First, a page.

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Oil prices inch up but gloomy demand outlook caps gains; Bonny Light loses $0.46

Oil prices drifted a little higher on Tuesday but projections of a more sluggish than expected recovery in world fuel demand due to the coronavirus pandemic weighed on trade.

Brent crude was up by 63 cents or 1.59% at $40.24 a barrel by 11:47 West Africa Time, while U.S. West Texas Intermediate crude (WTI) futures were down 67 cents, or 1.80% at $37.93 a barrel. Both contracts slipped on Monday.

Nigeria’s banner oil grade, Bonny Light, eased by 46 cents or 1.18% at $38.52 a barrel on Monday just as Qua Iboe, another key national crude grade, shed 35 cents or 0.87% at $39.76 per barrel.

The International Energy Agency (IEA) lowered its 2020 outlook by 200,000 barrels per day (bpd) to 91.7 million bpd on Tuesday, citing warning about the pace of economic recovery.

“We expect the recovery in oil demand to decelerate markedly in the second half of 2020, with most of the easy gains already achieved,” it said in its monthly report.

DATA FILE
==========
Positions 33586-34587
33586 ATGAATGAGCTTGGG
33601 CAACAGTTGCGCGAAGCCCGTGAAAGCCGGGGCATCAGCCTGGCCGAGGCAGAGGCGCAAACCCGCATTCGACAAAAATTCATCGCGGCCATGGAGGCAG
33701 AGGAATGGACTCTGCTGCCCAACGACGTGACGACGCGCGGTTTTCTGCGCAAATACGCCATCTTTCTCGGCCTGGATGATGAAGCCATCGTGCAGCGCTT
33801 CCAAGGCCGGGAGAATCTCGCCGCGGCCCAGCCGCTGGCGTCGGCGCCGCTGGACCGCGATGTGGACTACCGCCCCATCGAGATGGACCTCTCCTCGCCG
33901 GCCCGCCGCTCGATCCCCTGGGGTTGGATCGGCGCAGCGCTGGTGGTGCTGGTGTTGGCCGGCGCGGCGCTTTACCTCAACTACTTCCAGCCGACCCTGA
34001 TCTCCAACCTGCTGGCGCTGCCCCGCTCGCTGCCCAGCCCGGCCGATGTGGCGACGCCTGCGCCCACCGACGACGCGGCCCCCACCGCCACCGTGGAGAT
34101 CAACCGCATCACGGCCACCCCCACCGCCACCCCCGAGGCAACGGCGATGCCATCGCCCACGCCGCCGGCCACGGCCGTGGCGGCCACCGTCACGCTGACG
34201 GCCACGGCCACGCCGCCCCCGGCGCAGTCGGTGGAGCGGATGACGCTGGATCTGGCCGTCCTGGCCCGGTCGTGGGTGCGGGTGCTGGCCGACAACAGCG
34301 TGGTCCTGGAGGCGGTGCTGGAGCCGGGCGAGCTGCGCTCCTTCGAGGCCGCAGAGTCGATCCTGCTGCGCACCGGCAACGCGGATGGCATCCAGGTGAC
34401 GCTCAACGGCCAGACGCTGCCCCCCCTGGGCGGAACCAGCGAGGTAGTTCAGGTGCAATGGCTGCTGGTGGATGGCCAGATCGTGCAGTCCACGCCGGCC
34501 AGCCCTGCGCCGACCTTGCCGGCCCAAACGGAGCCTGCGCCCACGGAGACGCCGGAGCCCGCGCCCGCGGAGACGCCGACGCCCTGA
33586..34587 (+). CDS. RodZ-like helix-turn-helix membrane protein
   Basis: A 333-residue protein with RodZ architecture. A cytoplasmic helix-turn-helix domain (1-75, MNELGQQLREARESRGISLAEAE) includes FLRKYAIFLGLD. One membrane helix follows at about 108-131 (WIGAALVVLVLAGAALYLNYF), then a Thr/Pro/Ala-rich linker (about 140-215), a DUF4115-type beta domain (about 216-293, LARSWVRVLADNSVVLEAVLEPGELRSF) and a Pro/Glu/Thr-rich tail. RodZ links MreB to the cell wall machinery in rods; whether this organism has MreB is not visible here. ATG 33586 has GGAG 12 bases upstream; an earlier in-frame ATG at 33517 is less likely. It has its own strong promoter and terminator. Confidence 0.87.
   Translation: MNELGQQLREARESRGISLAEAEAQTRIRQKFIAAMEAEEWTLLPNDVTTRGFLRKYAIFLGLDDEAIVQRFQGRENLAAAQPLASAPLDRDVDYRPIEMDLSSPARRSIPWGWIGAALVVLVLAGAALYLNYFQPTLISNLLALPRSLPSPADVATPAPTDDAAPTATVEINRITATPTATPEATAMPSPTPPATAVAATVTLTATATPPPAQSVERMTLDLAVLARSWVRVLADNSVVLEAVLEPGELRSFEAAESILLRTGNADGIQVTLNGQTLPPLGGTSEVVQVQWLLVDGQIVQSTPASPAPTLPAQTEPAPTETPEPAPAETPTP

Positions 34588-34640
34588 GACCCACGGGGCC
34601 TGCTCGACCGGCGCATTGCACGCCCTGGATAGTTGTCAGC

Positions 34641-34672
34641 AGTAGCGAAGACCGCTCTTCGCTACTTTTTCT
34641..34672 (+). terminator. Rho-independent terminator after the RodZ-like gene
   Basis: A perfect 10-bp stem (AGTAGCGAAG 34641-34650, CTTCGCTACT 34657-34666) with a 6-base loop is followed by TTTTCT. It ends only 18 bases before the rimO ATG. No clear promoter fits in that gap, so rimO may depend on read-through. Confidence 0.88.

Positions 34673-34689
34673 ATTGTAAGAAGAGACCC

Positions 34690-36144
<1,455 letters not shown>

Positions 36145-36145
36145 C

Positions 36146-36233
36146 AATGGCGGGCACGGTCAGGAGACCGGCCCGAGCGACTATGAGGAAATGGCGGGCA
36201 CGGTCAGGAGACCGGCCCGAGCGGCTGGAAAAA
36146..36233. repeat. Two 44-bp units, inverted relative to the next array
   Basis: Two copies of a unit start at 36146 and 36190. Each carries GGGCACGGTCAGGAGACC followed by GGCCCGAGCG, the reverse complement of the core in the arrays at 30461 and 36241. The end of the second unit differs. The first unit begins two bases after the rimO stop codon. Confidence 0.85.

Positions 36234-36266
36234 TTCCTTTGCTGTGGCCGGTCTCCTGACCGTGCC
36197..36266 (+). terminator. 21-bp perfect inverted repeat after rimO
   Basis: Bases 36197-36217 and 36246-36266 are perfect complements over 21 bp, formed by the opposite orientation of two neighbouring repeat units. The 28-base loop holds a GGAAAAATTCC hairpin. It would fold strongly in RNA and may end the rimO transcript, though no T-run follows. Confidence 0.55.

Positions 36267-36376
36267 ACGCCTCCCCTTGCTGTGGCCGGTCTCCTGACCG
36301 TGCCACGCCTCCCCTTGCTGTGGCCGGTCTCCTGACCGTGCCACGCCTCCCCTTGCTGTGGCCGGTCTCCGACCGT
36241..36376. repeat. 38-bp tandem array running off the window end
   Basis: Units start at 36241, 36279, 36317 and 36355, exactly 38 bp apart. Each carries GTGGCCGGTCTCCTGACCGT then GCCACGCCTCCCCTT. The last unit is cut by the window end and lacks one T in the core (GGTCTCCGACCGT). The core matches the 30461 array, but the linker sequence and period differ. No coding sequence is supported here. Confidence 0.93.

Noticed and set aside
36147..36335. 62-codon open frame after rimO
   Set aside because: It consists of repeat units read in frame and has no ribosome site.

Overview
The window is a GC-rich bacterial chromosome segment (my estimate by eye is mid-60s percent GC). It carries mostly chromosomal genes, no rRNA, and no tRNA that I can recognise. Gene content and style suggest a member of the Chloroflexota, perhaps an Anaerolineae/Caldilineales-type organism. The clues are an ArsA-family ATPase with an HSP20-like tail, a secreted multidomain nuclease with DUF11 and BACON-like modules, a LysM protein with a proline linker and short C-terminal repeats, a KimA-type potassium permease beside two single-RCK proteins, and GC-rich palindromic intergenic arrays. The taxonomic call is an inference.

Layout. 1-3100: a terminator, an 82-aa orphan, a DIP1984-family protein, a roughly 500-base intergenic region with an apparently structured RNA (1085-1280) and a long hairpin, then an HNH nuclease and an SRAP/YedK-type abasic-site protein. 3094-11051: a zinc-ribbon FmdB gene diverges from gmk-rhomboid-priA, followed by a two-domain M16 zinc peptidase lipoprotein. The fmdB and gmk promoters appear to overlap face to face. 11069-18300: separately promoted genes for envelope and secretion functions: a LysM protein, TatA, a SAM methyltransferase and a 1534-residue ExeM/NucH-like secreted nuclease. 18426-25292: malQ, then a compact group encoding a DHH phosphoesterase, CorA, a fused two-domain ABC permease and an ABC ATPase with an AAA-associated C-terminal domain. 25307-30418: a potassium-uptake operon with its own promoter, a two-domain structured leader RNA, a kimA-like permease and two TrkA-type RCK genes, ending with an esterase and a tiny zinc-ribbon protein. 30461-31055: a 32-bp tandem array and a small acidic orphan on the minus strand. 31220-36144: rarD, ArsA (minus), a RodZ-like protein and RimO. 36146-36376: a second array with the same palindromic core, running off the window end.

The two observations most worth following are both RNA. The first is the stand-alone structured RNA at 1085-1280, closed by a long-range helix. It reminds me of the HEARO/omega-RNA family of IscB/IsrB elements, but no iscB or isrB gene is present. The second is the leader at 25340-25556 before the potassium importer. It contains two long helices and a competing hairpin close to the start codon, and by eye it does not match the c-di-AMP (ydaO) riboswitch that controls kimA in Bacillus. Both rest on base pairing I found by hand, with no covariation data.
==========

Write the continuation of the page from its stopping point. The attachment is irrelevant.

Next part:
Read also: Oil prices rise as storm threatens U.S. gulf production, Bonny Light loses $0.28

Its revision is in harmony with estimates from key oil producers and traders, with the Organisation of the Petroleum Exporting Countries (OPEC) trimming its oil demand forecast and BP saying demand might have peaked in 2019.

OPEC saw global demand plunging 9.46 million bpd in 2020 in a monthly report issued on Monday, surpassing the 9.06 million bpd decrease it forecasted last month.

OPEC+’s joint ministerial committee meeting scheduled for Thursday is not anticipated to prescribe more profound output cuts, but rather direct its attention at compliance and compensation measures for its current cuts, sources told Reuters.

Oil price was partially helped by worries regarding output disruptions in the U.S. from Hurricane Sally.

On Monday, energy firms, refiners and ports scrambled to close down as Hurricane Sally raged stronger on its approach to the central U.S. Gulf Coast, the second major hurricane to hobble oil and gas activity in the past month.

In China, the world’s biggest oil importer, crude oil throughput in August jumped from a year ago, touching its record second-highest point as refineries worked to digest historic imports earlier this year.


Ronald Adamolekun

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Ronald Adamolekun

Ronald Adamolekun is a creative writer with a mixed bag of experience in fields as diverse as data journalism, financial reporting and editing.

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